US SEC Warns Investors of Risks From Certain Chinese Business Entities

By Reuters
September 20, 2021USshare
US SEC Warns Investors of Risks From Certain Chinese Business Entities
The headquarters of the U.S. Securities and Exchange Commission (SEC) in Washington on Jan. 28, 2021. (Saul Loeb/AFP via Getty Images)

WASHINGTON—The U.S. Securities and Exchange Commission (SEC) on Monday issued its latest warning to people looking to invest in Chinese companies listed in the United States.

In an alert to investors, the SEC detailed the potential risks in putting money into U.S.-listed companies that have contracts with but no control over a Chinese entity, known as a variable interest entity (VIE). It is the most recent move by the agency to address concerns that Chinese companies are flouting rules for accessing U.S. markets.

In July, the agency said it will not allow Chinese companies to raise money in the United States unless they fully explain their legal structures and disclose the risk of Beijing interfering in their business. Earlier this year, the agency began rolling out a new law, aimed at China, that would kick foreign companies off U.S. stock exchanges if they do not comply with U.S. auditing standards.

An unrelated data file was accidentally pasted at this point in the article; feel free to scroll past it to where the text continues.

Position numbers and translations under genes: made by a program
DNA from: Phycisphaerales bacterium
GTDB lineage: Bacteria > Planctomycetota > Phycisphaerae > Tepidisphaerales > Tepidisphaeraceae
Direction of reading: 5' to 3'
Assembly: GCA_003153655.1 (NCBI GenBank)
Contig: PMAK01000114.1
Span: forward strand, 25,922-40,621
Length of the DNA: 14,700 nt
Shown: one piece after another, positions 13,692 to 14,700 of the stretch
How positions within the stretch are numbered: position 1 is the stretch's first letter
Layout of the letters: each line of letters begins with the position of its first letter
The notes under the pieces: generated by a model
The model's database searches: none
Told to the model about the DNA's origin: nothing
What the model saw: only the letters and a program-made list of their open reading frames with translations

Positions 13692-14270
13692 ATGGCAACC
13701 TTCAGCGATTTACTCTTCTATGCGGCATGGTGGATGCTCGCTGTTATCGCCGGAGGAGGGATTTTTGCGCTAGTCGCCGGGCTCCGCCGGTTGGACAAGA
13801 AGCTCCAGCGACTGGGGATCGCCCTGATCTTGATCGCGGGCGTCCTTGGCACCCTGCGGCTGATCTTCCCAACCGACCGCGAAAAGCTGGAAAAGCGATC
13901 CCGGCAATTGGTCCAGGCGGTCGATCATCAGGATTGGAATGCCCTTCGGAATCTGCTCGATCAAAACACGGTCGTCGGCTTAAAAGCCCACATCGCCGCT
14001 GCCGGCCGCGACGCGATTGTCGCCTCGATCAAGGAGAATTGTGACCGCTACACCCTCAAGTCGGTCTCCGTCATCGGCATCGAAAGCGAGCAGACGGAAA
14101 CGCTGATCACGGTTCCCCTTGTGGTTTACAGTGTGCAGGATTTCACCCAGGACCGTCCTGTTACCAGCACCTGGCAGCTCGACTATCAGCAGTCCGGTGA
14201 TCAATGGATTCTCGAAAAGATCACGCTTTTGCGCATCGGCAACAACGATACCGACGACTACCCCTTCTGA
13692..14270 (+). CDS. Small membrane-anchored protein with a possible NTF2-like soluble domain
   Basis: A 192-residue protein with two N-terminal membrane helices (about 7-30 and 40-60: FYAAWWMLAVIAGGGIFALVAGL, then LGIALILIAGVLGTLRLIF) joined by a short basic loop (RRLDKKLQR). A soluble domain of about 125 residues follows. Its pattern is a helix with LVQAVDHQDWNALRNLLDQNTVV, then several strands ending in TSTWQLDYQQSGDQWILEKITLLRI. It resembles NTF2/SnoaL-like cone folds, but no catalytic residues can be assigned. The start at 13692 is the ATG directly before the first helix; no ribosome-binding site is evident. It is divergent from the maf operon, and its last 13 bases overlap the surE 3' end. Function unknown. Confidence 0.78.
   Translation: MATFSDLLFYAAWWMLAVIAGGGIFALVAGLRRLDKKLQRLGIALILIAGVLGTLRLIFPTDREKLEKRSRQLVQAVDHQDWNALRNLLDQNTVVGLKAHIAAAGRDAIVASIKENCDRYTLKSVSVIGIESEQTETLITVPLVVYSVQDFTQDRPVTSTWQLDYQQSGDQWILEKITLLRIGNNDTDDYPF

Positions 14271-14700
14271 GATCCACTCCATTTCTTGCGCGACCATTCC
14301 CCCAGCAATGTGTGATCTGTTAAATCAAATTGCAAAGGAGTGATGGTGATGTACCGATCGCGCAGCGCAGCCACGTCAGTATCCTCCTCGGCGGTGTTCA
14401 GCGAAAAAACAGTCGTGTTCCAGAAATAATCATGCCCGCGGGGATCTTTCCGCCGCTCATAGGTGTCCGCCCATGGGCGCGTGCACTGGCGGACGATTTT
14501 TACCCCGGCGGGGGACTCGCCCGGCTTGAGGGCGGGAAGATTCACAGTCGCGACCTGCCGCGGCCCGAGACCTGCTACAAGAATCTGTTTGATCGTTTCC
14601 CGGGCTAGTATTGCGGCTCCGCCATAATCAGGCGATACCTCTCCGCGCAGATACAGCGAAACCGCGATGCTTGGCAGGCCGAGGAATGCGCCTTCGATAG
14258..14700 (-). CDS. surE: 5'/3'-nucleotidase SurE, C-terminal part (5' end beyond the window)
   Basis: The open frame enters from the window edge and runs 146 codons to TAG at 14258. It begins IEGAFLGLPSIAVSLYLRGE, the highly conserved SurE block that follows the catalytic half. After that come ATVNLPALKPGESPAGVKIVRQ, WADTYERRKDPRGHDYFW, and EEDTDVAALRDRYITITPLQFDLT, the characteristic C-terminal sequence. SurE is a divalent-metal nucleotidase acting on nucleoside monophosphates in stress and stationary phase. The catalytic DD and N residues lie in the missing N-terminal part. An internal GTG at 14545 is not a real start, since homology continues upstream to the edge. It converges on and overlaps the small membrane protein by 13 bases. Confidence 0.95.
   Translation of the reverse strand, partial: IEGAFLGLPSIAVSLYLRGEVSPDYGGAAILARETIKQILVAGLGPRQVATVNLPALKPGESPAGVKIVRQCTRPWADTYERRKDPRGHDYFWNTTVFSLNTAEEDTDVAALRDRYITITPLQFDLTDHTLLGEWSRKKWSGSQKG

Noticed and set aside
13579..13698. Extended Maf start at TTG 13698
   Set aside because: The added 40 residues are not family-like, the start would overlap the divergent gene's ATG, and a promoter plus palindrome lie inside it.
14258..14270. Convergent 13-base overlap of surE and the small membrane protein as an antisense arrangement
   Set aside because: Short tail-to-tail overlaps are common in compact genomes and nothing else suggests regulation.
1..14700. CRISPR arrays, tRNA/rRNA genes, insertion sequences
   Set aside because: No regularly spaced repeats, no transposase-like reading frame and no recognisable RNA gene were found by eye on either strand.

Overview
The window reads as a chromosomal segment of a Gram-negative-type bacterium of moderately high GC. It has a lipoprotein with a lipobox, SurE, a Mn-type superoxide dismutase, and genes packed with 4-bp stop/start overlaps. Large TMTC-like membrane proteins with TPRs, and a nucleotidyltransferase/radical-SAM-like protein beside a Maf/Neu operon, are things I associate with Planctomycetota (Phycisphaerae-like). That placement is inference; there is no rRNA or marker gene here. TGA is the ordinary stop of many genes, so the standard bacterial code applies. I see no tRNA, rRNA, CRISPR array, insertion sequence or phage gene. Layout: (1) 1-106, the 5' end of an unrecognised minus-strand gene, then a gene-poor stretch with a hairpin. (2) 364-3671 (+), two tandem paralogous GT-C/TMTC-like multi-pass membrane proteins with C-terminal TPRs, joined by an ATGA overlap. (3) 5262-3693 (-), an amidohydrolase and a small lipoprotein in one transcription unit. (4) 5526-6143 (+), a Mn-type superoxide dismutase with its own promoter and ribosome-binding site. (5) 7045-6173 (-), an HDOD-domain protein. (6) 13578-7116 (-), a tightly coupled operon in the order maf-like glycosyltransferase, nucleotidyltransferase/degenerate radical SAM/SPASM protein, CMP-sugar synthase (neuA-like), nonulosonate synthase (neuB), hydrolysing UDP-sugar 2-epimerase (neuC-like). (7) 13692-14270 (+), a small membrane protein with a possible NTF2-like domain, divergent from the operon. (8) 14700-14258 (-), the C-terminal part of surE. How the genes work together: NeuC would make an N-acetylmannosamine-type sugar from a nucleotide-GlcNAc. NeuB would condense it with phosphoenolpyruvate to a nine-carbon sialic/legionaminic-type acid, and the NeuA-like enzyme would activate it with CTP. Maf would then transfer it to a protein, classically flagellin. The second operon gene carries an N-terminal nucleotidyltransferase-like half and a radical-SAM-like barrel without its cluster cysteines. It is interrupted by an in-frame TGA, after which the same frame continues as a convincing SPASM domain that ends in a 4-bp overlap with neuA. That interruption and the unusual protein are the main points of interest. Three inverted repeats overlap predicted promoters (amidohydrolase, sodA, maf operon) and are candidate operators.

According to the SEC, these U.S.-listed companies often own a subsidiary in China that was formed to enter into the contractual arrangements with the China-based VIE. The contracts can include powers of attorney, equity pledge agreements, and exclusive services or business cooperation agreements.

The VIE structure is typically used because of Beijing’s restrictions on non-Chinese ownership of companies in key industries in China, the SEC said. In selling shares to U.S. investors, the firms are raising capital from U.S. investors without distributing ownership of those firms to them.

The SEC warned investors that they are exposed to risk if Beijing determines they violate Chinese law, may be subject to Chinese jurisdiction in enforcing any contracts, and may be affected by conflicts of interest between the owners of the entity and U.S. shareholders.

By Chris Prentice

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